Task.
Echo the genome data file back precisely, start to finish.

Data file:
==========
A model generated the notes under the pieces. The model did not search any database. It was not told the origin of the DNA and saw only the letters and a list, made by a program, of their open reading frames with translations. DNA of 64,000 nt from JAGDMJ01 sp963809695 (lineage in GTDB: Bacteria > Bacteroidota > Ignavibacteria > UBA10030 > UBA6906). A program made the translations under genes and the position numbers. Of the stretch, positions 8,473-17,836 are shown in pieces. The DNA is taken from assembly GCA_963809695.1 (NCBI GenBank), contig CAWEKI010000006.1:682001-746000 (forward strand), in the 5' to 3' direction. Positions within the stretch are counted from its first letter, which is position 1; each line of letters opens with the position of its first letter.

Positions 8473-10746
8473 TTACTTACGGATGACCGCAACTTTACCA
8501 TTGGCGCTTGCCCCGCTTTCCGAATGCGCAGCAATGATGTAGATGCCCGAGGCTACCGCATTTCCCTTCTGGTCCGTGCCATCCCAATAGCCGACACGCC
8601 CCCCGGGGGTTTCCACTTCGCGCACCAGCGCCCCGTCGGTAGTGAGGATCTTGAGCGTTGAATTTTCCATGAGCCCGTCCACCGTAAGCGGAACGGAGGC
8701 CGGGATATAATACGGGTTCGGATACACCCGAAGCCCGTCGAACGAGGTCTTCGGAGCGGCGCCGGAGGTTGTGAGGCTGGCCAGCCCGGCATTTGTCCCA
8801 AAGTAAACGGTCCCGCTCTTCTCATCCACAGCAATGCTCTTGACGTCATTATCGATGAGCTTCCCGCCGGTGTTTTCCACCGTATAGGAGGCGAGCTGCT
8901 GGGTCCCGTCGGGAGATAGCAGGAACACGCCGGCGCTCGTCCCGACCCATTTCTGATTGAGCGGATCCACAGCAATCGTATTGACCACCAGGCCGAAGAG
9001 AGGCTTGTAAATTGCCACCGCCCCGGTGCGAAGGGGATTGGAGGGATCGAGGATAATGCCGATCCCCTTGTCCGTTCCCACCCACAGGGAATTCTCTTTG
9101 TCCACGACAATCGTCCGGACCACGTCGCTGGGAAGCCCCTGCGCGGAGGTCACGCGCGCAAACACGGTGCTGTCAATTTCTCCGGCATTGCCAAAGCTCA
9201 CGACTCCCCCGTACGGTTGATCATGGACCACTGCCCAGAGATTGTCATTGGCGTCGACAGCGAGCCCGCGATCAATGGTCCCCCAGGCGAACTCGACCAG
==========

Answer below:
A model generated the notes under the pieces. The model did not search any database. It was not told the origin of the DNA and saw only the letters and a list, made by a program, of their open reading frames with translations. DNA of 64,000 nt from JAGDMJ01 sp963809695 (lineage in GTDB: Bacteria > Bacteroidota > Ignavibacteria > UBA10030 > UBA6906). A program made the translations under genes and the position numbers. Of the stretch, positions 8,473-17,836 are shown in pieces. The DNA is taken from assembly GCA_963809695.1 (NCBI GenBank), contig CAWEKI010000006.1:682001-746000 (forward strand), in the 5' to 3' direction. Positions within the stretch are counted from its first letter, which is position 1; each line of letters opens with the position of its first letter.

Positions 8473-10746
8473 TTACTTACGGATGACCGCAACTTTACCA
8501 TTGGCGCTTGCCCCGCTTTCCGAATGCGCAGCAATGATGTAGATGCCCGAGGCTACCGCATTTCCCTTCTGGTCCGTGCCATCCCAATAGCCGACACGCC
8601 CCCCGGGGGTTTCCACTTCGCGCACCAGCGCCCCGTCGGTAGTGAGGATCTTGAGCGTTGAATTTTCCATGAGCCCGTCCACCGTAAGCGGAACGGAGGC
8701 CGGGATATAATACGGGTTCGGATACACCCGAAGCCCGTCGAACGAGGTCTTCGGAGCGGCGCCGGAGGTTGTGAGGCTGGCCAGCCCGGCATTTGTCCCA
8801 AAGTAAACGGTCCCGCTCTTCTCATCCACAGCAATGCTCTTGACGTCATTATCGATGAGCTTCCCGCCGGTGTTTTCCACCGTATAGGAGGCGAGCTGCT
8901 GGGTCCCGTCGGGAGATAGCAGGAACACGCCGGCGCTCGTCCCGACCCATTTCTGATTGAGCGGATCCACAGCAATCGTATTGACCACCAGGCCGAAGAG
9001 AGGCTTGTAAATTGCCACCGCCCCGGTGCGAAGGGGATTGGAGGGATCGAGGATAATGCCGATCCCCTTGTCCGTTCCCACCCACAGGGAATTCTCTTTG
9101 TCCACGACAATCGTCCGGACCACGTCGCTGGGAAGCCCCTGCGCGGAGGTCACGCGCGCAAACACGGTGCTGTCAATTTCTCCGGCATTGCCAAAGCTCA
9201 CGACTCCCCCGTACGGTTGATCATGGACCACTGCCCAGAGATTGTCATTGGCGTCGACAGCGAGCCCGCGATCAATGGTCCCCCAGGCGAACTCGACCAG